Victory of peace

June 30, 1999

The war over Kosovo has ended. While it was still raging, it was justified primarily in terms of the need to protect ethnic Albanians from egregious human rights abuses by the Milosevic regime. In a speech titled "Kosovo and the End of the Nation-State," President Vaclav Havel of the Czech Republic put the justification eloquently: "This is probably the first war that has not been waged in the name of 'national interests,' but rather in the name of principles and values. . . . The alliance has acted out of respect for human rights as both conscience and international legal documents dictate. This is an important precedent for the future."

Havel's deserved reputation as public moral conscience of the West notwithstanding, one can plausibly argue that international legal documents prohibited the intervention more than they dictated it (it did not have a UN mandate), and that the alliance acted less for ethical reasons than out of strategic interests (warnings that an intervention would ensue if Milosevic overplayed his hand in Kosovo were issued already in 1992 as atrocities were being committed in Croatia and Bosnia, but NATO had no intention of intervening). And looking at the result, one may well question the wisdom of making the NATO intervention a precedent for the future.

The reasons for the intervention be as they may, in the political rhetoric of NATO countries, appeals to human rights abounded. They were employed because they are good for fighting. Now that the war is over and the animosities between the ethnic Albanians and Serbs have reached almost unsurpassable heights, we need more than appeals to human rights. We need a vision of reconciliation. Whether as a single political entity or not, ethnic Albanians and Serbs will continue to live as neighbors. Without a vision of reconciliation they will be able neither to start nor to sustain a sorely needed but laborious process of social healing.

Understandably, reconciliation is far from the minds of those surveying the wreckage of their burned and bombed homes or mourning their dead. But reconciliation ought not be far from the minds of Christians who are concerned about the conflict. Given the depths of the estrangement, it may be wise to use the word sparingly. But it would be foolish not to let reconciliation organize all actions. The vision of reconciliation is inscribed at the very heart of the Christian tradition. The God of Jesus Christ, who protects the weak from the oppressive hand of the strong, is also the God who died for the ungodly in order to bring them into divine communion. The God who demands justice is the God who commands that we love our neighbors, even when they have become our enemies. Though in no way indifferent toward the distinction between good and evil, this God of indiscriminate love lets the sun shine on both the good and the evil.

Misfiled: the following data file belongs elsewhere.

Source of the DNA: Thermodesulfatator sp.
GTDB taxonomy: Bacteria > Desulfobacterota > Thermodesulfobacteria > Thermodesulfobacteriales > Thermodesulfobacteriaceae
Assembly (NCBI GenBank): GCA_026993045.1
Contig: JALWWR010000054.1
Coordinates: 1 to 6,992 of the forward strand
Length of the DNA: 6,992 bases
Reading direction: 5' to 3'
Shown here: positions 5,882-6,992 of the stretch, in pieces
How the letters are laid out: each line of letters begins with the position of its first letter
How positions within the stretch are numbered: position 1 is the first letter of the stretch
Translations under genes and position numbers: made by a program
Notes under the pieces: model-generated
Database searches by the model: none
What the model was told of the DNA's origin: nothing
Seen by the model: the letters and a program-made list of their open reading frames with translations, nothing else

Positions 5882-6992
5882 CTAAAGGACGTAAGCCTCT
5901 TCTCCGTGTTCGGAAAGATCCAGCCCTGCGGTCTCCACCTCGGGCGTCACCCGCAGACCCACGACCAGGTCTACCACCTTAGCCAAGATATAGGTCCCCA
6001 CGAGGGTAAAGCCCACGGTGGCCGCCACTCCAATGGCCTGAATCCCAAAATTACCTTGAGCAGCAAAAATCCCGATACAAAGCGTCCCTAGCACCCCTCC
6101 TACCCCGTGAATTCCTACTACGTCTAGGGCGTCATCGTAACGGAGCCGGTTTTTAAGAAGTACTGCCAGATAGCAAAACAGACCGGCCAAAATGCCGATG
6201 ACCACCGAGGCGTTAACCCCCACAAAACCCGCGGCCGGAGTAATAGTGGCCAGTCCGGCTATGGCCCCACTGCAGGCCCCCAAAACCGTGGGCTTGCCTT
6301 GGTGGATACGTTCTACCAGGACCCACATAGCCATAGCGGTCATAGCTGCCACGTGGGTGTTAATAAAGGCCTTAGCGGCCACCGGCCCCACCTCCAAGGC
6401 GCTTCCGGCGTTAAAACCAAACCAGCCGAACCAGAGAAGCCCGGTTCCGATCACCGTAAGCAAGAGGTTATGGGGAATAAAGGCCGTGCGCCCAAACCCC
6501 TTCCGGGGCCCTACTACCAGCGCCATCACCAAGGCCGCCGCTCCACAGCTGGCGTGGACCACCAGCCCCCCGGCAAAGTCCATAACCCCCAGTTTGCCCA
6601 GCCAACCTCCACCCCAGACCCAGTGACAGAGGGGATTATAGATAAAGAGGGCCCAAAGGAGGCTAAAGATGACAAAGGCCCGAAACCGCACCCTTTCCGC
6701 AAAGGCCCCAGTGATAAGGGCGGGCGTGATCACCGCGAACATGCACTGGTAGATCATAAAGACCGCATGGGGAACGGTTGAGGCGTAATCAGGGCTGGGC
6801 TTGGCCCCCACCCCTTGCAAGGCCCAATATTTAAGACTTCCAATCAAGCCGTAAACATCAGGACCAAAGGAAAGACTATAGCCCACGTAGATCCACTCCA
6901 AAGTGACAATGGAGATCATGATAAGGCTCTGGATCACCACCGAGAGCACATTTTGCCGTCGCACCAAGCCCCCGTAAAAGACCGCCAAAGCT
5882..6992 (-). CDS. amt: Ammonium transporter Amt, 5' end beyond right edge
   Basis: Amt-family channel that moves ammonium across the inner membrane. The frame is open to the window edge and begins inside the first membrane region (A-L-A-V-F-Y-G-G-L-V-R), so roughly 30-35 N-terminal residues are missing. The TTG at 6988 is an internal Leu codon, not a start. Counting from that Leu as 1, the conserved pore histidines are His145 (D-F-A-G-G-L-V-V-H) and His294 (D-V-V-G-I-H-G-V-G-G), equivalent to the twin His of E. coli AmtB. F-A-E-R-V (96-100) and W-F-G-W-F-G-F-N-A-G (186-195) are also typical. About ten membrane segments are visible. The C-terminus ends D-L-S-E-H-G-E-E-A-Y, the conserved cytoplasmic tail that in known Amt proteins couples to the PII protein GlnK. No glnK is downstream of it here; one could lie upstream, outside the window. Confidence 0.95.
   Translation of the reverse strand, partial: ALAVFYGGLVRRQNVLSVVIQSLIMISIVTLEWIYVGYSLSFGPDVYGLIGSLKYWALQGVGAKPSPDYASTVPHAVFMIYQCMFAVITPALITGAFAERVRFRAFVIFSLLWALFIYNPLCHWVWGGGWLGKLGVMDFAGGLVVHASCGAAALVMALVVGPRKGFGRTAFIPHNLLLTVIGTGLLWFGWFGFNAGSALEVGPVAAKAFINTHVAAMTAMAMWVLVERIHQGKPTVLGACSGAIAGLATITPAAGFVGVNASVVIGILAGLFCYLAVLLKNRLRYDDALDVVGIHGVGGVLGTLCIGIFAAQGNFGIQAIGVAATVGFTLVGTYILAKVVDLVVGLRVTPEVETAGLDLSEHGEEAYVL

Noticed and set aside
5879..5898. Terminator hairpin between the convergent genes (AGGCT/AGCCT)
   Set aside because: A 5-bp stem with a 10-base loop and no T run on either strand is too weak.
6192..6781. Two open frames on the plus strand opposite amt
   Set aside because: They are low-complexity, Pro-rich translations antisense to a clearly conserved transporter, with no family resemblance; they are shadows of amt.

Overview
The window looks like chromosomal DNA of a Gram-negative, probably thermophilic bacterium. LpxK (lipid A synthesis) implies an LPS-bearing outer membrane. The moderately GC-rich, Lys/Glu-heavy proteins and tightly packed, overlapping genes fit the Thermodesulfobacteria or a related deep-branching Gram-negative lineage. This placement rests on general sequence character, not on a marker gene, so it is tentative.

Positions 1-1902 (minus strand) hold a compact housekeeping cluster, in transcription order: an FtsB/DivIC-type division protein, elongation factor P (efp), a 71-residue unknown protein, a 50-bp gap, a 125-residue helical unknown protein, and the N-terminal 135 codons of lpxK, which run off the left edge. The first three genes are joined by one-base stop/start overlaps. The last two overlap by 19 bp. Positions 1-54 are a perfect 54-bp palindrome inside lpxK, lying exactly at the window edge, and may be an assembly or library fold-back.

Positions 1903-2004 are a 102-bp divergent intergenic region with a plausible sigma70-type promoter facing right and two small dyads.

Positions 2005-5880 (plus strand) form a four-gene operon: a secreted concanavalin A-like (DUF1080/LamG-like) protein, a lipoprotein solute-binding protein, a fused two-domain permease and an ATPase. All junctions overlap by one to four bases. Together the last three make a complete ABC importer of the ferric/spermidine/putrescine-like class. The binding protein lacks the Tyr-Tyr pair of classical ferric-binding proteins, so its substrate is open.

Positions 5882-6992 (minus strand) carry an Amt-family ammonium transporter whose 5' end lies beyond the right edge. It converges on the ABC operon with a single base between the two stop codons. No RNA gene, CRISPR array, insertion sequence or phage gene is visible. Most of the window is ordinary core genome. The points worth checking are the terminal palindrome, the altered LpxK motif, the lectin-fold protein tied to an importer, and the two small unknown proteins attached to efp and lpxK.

Properly understood, this is a scandalous claim. It says this: no deed is imaginable that would put persons outside the sphere of God's love and therefore no crime is conceivable that would exempt us from the obligation to love those who committed it. We may find it difficult or even impossible to love such persons; our love may have to be demanding and unyielding love, even fiercely fighting love. And certainly, for reconciliation to take place, evildoers will need to turn from their evil ways. But none of this calls into question the obligation to love the evildoer unconditionally.

Though scandalous, the demand of indiscriminate love is also full of promise for social healing. Consider some of its implications. First, if others matter to us, then we will guard against demonizing them—a tendency generated by both the logic of struggle and the memory of evil suffered. We should be vigilant against portraying the cause and actions of the perpetrators as more evil than they in fact are. If we are committed to loving them, we will seek to be truthful rather than let the truth be a casualty of our animosity.

Second, if the perpetrators matter to us, we will seek to transcend our perspective on them and on our relationship to them, and take into account their perspective; we will be willing seriously to entertain the possibility that there may be some truth in their way of seeing things and some justice in their cause.

Third, having imaginatively made room for the perspective of the perpetrators in ourselves, we will be more ready to arrange our own identity and behavior, and therefore also our space, in a way that makes at least some room for them.

Fourth, our struggle will not be an all-or-nothing affair. As we pursue the cause of justice, we will also be willing to forego some of our rights for the sake of a common life. In an important sense, this is unjust. Others have violated our rights, but instead of simply reclaiming what is ours we look for ways to accommodate them. It takes precisely such "injustice" to heal broken relationships.

Finally, if the perpetrators matter to us, our victory over them will matter less than the victory of peace between us. The logic of struggle demands victory, and often some kind of victory is essential to stop violence. But though love rejoices over victims' liberation, it celebrates not so much perpetrators' defeat as the reconciliation between perpetrators who have been delivered from captivity to evil and victims who have been freed from oppression.

Belief in the God who died for the ungodly in order to take them up into divine communion places human conflicts within the horizon of reconciliation. It matters immensely that justice is upheld. But the healing of people and their relationships matters more. Is such healing possible in Kosovo? Having celebrated the victory over the Serbs, will we come to celebrate a victory of peace between ethnic Albanians and the Serbs? If we can sustain the vision of reconciliation and act under its guidance, we will have sown the seed of a miracle.